THE EDITOR'S CORNER
The World Health Organization (WHO) recently issued a statement about a new disease that appears particularly virulent, reminiscent of the deadly severe acute respiratory syndrome (SARS) epidemic that originated in China in 2002-2003. This U.N. agency put out a global alert noting that the new virus had infected a 49-year-old Qatari man who had recently traveled to Saudi Arabia, where another man with an almost identical virus had died. The Qatari remained critically ill in a British hospital, according to the WHO's latest information. Although the WHO has been quick to point out that this virus is not the SARS virus, everyone else in the global health community is referring to it as "SARS-like" because it belongs to the coronavirus family, just as SARS and the common cold do.
That SARS outbreak of 2002-2003 inspired me to write an Editor's Corner devoted to infection control in orthodontic practice. "Universal precautions" had been around for a while, following the global outbreak of AIDS; at the time, I advised that all of us should exercise due diligence in our office infection-control procedures. With the outbreak of this new, severe coronavirus, the need for those precautions is reemphasized.
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I realize that I am preaching to the choir today, but it wasn¢t all that long ago that sterilization procedures in the orthodontic office were far less rigid than they are now. In my graduate orthodontic training, our department practiced "cold sterilization", which meant that we usually scrubbed our instruments by hand, then soaked them in a cold glutaraldehyde solution for 10 minutes before rinsing and reuse. When patient flow was particularly heavy and we didn't have time for that protocol, we just wiped the instruments off with Biocide or rubbing alcohol, rinsed them with tap water, and went about our business. In 1987, JCO Associate Editor Peter Sinclair conducted a Readers' Corner survey on this question: "What procedures do you use for sterilizing instruments, surfaces, appliances, etc., in your office?" Quoting from Dr. Sinclair's column: "There was a wide variety of responses, but the most widely used procedures were cold disinfection and alcohol swabs. Heat or chemical sterilization was mentioned only occasionally. Glutaraldehyde-based disinfecting solutions were used by many offices. In some cases all instruments were placed in the solution--usually for about 10 minutes--and in other offices pliers were excluded. Hinged instruments such as pliers and hemostats were frequently wiped with 70% alcohol swabs and occasionally also placed in a glass bead sterilizer for 10 seconds. Many respondents said they used alcohol swabs for wiping off surfaces, but some reported using a variety of disinfectants. Bands were generally either wiped with alcohol or placed in a cold disinfecting solution."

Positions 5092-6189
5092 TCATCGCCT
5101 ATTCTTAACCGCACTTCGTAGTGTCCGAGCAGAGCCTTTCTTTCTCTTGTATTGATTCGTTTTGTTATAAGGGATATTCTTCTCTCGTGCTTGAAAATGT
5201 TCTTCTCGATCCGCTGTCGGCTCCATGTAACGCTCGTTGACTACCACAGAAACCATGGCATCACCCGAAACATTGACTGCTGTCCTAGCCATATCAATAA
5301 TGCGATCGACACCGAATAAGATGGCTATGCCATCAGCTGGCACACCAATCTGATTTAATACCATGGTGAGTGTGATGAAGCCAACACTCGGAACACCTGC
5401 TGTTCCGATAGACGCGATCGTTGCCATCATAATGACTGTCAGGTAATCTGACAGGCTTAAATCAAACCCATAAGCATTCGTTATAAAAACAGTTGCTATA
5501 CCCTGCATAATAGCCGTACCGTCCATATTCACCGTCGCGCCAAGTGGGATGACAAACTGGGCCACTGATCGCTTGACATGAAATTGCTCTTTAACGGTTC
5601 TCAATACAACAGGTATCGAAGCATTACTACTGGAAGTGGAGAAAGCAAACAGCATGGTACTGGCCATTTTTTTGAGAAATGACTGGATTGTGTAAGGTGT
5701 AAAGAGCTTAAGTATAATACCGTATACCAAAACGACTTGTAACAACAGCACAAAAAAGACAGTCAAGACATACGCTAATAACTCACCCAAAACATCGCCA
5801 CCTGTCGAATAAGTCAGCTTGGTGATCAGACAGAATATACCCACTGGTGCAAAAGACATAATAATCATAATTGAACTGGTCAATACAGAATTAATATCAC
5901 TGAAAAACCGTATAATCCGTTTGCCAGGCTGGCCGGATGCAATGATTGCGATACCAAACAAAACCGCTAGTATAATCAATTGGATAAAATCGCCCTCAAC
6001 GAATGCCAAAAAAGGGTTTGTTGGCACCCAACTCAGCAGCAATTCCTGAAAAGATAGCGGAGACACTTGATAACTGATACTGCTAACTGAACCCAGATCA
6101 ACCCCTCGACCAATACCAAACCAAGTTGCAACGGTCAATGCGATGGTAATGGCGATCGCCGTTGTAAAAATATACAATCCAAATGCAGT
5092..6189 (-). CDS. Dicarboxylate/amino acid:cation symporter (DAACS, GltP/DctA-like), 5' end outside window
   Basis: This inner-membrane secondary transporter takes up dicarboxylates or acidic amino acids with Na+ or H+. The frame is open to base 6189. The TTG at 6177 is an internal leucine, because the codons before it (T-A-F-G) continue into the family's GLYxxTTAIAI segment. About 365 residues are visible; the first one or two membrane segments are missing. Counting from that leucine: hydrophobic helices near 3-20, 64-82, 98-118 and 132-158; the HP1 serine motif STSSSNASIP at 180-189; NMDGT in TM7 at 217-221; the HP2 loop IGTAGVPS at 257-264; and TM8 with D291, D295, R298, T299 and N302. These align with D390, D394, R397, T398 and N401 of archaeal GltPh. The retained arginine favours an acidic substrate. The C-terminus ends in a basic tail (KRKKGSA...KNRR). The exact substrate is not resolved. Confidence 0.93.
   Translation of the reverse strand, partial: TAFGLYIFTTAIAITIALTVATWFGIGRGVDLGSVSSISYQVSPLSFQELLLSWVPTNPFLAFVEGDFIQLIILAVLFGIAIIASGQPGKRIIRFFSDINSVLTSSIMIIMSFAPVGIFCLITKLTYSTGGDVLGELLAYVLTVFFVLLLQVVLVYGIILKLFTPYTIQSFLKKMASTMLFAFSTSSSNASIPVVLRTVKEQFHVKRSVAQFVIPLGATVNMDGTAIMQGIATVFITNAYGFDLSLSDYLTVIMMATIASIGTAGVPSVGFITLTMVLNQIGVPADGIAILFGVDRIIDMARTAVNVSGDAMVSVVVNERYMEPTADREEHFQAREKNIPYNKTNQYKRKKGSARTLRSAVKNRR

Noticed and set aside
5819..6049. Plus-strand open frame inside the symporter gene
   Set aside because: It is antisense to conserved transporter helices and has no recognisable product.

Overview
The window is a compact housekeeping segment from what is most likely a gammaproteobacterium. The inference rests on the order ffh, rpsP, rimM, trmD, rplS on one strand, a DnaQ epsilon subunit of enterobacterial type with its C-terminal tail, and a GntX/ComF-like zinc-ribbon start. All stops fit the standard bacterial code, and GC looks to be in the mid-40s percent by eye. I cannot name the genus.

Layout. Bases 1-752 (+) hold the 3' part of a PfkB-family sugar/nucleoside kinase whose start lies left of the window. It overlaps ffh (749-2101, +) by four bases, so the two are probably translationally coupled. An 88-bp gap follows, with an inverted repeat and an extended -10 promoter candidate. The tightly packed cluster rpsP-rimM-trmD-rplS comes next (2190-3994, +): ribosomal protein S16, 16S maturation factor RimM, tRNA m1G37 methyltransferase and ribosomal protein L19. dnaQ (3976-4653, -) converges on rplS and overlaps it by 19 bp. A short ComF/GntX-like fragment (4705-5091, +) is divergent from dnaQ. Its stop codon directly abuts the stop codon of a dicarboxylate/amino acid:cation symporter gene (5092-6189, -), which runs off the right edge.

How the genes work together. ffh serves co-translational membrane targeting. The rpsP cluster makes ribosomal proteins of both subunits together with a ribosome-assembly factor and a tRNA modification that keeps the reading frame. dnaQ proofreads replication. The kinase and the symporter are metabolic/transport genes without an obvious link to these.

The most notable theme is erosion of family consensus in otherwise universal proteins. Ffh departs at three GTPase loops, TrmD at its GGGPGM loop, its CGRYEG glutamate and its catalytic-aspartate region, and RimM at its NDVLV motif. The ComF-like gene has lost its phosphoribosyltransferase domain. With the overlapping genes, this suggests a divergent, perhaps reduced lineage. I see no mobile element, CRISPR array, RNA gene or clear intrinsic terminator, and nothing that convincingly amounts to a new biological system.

My, how things have changed. Practically all of us are now using sterilization protocols that would meet the requirements set by most hospitals. In my multispecialty group practice, except for a pre-sterilization paraffin-based milk dip, orthodontic instruments are treated no differently from all other dental or surgical instruments. The orthodontists all follow the same infection-control protocols as are followed by every other specialist. Nationwide, the current standard of care in orthodontic infection control is quite high--as well it should be. Like every other orthodontist of my acquaintance, I care about my patients¢ well being just as I care about that of my own family. I know I would be emotionally devastated if I ever learned that one of my patients had acquired a communicable disease due to some failure on my part or a lack of proper infection control in my practice.
The challenge in any office is to stay abreast of best practices in all areas of our professional lives, and that includes infection-control policies and procedures. In this issue of JCO, we hope to help our readers do just that with a thorough overview of instrument-sterilization procedures by Peter Sildve, Director of Dentronix, Inc., of Cuyahoga Falls, Ohio. When our former Contributing Editor, Dr. Robert Scholz, alerted me to Mr. Sildve's material, he noted that most orthodontists are unaware of the relationship between the instruments they buy and the type of sterilization they need. A screw- or rivet-coupled plier is less expensive to manufacture, he said, but is also more susceptible to joint corrosion in autoclave sterilization. As Mr. Sildve points out, dry heat may be a better choice for such instruments. As he also notes, however, California recently mandated that all dental instruments--including orthodontic instruments--be bagged prior to sterilization. Whether the old adage that "as goes California, so goes the nation" proves to be true or not, mandated bagging of instruments prior to sterilization poses some new and difficult challenges to a busy practice. In this situation, steam autoclaving is practically the only option. But as Mr. Sildve observes, unless deliberate steps are taken to prevent deterioration of cutting instruments and rusting of hinged instruments, their life span will be significantly reduced.
Regulation of office sterilization procedures remains the purview of state dental boards, which have adopted slightly different standards around the country. Most, however, are based on guidelines established by the Centers for Disease Control and Prevention. Mr. Sildve's article reviews both these guidelines and contemporary methods for compliance. Considering the outbreak of a deadly new coronavirus, I believe this overview is quite timely.